ISA has called for the May 2015 budget pension changes to be wound back.
In a 43-page submission to the tax review, Industry Super Australia (ISA) has called on the Federal Government to temper the changes to the Age Pension that are due to come into effect on 1 January 2017. The ISA believes that winding back the Age Pension changes, along with drastically reducing annual superannuation contribution limits, will make the retirement system more coherent and should encourage low- and middle-income earners to save.
"It would be a serious mistake to think that significant short-term budget savings are available from the super system. Without careful thought we could make the system worse not better. Short term savings could come at a long-term cost," said Industry Super Australia Chief Executive David Whiteley.
The ISA has said in its submission that the January 2017 changes to the means testing regime for the Age Pension would achieve savings for the Government in an untenable manner. The ISA is suggesting that the taper rate, which is due to increase to $3, needs to be increased by a lesser amount, to $2.
The ISA’s proposals contained in its supplementary submission to the tax review include:
- a 25 per cent rebate for all income earners on contributions (capped at an appropriate level) and limiting total contributions to $50,000 per year, rather than $230,000 currently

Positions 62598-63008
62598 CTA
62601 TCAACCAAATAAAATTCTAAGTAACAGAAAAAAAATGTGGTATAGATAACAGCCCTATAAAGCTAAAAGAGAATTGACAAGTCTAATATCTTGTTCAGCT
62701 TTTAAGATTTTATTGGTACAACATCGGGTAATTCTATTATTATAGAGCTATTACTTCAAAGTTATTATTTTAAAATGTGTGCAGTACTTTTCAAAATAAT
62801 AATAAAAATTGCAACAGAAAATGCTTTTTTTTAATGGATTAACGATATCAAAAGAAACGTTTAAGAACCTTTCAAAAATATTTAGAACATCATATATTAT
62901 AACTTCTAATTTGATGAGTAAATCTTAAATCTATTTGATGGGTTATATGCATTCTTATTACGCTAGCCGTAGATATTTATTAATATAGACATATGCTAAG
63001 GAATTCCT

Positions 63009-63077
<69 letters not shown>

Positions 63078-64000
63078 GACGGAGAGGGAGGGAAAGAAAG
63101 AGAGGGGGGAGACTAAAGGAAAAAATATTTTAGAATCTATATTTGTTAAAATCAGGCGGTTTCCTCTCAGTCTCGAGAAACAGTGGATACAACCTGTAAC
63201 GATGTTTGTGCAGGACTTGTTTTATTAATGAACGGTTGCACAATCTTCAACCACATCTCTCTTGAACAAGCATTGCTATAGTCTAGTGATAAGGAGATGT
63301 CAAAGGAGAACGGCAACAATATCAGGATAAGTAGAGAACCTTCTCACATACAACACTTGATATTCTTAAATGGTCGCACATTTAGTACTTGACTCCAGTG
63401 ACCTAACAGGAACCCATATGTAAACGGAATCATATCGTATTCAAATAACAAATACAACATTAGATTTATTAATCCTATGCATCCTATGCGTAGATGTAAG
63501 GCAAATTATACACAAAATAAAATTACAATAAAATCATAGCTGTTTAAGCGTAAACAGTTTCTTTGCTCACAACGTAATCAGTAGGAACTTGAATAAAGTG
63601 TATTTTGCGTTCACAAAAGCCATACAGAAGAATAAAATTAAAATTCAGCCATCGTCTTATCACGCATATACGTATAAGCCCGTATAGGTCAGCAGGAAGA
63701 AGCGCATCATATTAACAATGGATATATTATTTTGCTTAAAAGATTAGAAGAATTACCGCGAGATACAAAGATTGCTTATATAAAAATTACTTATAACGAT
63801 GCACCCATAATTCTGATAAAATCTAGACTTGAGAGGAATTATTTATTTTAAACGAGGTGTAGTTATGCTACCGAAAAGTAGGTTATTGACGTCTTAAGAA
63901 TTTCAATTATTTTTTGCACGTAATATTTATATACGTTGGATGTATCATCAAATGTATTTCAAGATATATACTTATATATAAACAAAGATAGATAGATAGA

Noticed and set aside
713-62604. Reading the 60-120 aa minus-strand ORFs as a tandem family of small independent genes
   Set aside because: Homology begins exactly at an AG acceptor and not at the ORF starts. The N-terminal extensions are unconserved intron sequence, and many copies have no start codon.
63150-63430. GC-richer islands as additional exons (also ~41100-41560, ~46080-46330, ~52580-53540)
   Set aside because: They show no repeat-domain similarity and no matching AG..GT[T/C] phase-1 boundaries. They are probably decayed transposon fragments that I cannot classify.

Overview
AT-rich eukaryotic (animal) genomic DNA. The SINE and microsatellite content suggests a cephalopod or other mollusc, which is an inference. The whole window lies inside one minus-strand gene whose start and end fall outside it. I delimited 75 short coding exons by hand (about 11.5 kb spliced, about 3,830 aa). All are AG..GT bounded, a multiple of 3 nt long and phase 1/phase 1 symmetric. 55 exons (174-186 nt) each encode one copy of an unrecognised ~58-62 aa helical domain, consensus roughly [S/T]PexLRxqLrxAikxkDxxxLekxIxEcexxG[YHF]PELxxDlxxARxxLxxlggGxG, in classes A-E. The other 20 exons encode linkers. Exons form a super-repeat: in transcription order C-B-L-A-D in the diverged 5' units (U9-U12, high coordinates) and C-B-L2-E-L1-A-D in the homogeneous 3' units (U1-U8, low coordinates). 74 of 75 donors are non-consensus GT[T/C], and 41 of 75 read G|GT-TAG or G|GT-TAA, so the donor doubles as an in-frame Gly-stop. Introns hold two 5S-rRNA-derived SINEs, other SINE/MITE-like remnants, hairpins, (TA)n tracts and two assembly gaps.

- A targeted Superseed contribution paid into the accounts for younger workers, particularly women to maximize the magic of compound interest
- a fairer Age Pension asset test with a taper of no more than $2 per $1000 of assets
- level earnings taxes of 15 per cent in accumulation and the retirement phase with a rebate for earnings under $50,000 per annum in retirement.
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The last three years have seen significant changes to the retirement landscape in Australia, but even after all these changes, the future of the retirement system is still uncertain.
The latest submission by Industry Super Australia (ISA) has thrown another difference of opinion into the ring. The suggested changes make a lot of sense, but a Federal Government struggling to rein-in a budget deficit may not see them in the same light.
The retirement system is too important to the economic success of Australia’s future to simply accept changes on face value. We should be encouraging organisations such as ISA to work alongside Government in preparing a sustainable model that focuses on the big picture for all Australians.
What do you think? Is the Federal Government too focused on reducing the budget deficit to ensure there’s a retirement system that will have an outcome that’s better for the country and those in retirement? Are you feeling uncertain about your future because of the confusion over the future of the retirement system and the constant changes?
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